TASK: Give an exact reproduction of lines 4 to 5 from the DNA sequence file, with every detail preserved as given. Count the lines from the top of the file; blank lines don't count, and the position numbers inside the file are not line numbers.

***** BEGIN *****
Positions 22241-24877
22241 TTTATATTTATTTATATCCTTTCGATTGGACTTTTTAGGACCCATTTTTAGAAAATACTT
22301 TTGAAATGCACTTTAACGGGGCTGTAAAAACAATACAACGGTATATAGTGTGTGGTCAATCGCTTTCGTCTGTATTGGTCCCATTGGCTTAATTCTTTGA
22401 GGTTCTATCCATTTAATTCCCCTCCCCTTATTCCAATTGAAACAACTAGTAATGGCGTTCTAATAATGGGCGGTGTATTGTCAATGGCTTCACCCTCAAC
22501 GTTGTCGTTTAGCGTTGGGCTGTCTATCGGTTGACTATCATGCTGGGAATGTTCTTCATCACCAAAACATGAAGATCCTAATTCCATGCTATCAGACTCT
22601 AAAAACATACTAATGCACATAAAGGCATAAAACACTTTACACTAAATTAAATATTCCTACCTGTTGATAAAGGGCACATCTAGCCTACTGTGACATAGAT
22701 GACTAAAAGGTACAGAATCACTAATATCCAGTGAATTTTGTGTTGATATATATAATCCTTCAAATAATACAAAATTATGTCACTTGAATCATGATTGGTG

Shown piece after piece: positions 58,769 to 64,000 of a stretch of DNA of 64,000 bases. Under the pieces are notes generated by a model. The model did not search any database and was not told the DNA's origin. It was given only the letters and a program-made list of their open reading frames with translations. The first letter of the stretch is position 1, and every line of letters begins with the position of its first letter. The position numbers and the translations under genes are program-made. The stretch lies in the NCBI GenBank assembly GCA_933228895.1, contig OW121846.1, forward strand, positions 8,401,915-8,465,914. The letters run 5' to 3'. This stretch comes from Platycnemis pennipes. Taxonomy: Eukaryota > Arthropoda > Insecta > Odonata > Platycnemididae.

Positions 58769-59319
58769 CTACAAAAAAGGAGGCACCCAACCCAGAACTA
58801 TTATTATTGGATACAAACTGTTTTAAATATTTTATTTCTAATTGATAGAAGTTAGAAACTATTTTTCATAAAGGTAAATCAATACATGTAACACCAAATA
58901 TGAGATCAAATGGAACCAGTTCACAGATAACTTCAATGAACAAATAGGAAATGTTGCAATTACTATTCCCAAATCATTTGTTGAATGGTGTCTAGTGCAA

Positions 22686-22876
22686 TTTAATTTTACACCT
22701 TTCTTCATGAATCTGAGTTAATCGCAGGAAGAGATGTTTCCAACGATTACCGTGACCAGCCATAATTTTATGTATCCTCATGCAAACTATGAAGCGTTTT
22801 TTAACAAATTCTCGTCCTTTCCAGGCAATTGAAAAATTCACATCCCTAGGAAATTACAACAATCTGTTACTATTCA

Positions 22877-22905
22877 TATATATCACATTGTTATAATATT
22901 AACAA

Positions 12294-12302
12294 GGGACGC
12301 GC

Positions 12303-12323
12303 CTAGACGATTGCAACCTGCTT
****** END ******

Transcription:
22401 GGTTCTATCCATTTAATTCCCCTCCCCTTATTCCAATTGAAACAACTAGTAATGGCGTTCTAATAATGGGCGGTGTATTGTCAATGGCTTCACCCTCAAC
22501 GTTGTCGTTTAGCGTTGGGCTGTCTATCGGTTGACTATCATGCTGGGAATGTTCTTCATCACCAAAACATGAAGATCCTAATTCCATGCTATCAGACTCT